Small Size, G(o)B(s) of Storage

The hard drive in the latest iPod mini from Apple currently holds six gigabytes (GB) of data. The largest hard drive available for desktop computers is now 500GB. Hitachi Global Storage Technologies announced today that new technology will allow them to create a 20GB hard drive for the iPod mini and a one terabyte (TB) hard drive for desktop computers, by 2007 (just two years from now). The technology, called “perpendicular recording“, will eventually pack 230 gigabits of data per square inch of media. Compare that to current “longitudinal recording” technology that will soon top out at a data density of 120 gigabits per square inch.

All those bits and bytes may be confusing. There are 8 bits in one byte. The more bytes you have, the more data you can store. Blu-Ray Disc media set to replace DVDs beginning at the end of this year will store about 50GB per disc, or four hours of high definition video. With the 1TB hard drive enabled by perpendicular recording, a consumer-level camcorder is on the horizon for shooting approximately 80 hours of weddings, birthday parties, and inappropriate adult activity in high definition.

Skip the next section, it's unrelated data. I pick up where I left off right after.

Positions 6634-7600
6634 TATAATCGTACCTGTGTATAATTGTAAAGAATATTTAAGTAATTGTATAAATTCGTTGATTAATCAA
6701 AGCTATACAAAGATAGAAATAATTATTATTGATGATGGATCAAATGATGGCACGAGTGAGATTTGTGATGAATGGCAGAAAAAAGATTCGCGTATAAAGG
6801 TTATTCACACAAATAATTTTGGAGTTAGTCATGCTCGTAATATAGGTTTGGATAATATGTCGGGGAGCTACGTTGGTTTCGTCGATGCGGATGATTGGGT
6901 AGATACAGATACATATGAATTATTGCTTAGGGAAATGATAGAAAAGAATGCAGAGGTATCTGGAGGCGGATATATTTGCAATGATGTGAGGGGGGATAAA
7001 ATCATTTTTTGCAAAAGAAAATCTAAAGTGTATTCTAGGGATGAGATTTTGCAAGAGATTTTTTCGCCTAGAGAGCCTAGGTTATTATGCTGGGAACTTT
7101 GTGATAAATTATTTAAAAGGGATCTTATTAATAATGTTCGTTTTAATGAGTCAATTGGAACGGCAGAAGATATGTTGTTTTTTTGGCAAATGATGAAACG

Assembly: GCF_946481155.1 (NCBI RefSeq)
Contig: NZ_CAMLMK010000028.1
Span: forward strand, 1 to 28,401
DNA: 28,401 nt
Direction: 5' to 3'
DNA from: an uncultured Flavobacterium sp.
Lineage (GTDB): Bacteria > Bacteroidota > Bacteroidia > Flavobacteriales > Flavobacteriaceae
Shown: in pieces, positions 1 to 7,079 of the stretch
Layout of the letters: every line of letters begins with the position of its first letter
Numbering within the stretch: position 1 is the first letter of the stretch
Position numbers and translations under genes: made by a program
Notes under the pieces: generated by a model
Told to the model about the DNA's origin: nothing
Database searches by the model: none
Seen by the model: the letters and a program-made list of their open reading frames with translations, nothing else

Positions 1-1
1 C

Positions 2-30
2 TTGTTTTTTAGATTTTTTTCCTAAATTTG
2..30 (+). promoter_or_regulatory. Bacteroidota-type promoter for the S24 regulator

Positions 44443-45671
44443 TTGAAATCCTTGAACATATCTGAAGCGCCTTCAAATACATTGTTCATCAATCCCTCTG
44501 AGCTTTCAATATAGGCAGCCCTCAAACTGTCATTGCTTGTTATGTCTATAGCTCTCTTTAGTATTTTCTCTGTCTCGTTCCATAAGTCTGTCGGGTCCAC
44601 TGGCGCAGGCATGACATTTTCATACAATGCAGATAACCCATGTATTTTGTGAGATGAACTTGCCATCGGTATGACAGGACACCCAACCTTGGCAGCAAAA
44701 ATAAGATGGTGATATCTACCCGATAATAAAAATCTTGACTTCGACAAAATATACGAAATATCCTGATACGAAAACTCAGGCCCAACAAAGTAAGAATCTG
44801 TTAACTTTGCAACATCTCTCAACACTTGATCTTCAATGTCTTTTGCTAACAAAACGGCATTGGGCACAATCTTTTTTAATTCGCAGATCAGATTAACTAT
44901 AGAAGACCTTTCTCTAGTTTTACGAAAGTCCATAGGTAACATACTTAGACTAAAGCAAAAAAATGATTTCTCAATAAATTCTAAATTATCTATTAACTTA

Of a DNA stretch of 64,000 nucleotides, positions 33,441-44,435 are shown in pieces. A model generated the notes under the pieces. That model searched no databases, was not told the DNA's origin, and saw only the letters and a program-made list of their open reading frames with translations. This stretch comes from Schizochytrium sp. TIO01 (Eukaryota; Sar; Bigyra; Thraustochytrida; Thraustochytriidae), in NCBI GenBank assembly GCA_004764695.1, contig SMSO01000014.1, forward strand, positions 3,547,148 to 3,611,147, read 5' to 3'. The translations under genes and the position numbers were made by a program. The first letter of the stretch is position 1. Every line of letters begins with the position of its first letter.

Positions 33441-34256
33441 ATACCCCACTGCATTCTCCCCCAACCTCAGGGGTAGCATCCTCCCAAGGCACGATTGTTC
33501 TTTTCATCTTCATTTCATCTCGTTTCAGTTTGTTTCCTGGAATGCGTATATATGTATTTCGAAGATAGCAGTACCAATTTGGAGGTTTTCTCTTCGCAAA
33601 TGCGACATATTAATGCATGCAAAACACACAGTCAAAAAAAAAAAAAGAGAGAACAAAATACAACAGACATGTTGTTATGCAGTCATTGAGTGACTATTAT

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Richard Leis

Richard Leis is a fiction writer and poet, with his first published poem forthcoming later in 2017 from Impossible Archetype. His essays about fairy tales and technology have been published on Tiny Donkey. Richard is also the Downlink Lead for the High Resolution Imaging Science Experiment (HiRISE) team at the University of Arizona. He monitors images of the Martian surface taken by the HiRISE camera located on board the Mars Reconnaissance Orbiter in orbit around Mars and helps ensure they process successfully and are validated for quick release to the science community and public. Once upon a time, Richard wrote and edited the science and technology news and commentary website Frontier Channel, hosted the RADIO Frontier Channel podcast, and organized transhumanist clubs. Follow Richard on his website (richardleis.com), on Goodreads (richardleis), his Micro.blog (@richardleis), Twitter (@richardleisjr), and Facebook (richardleisjr).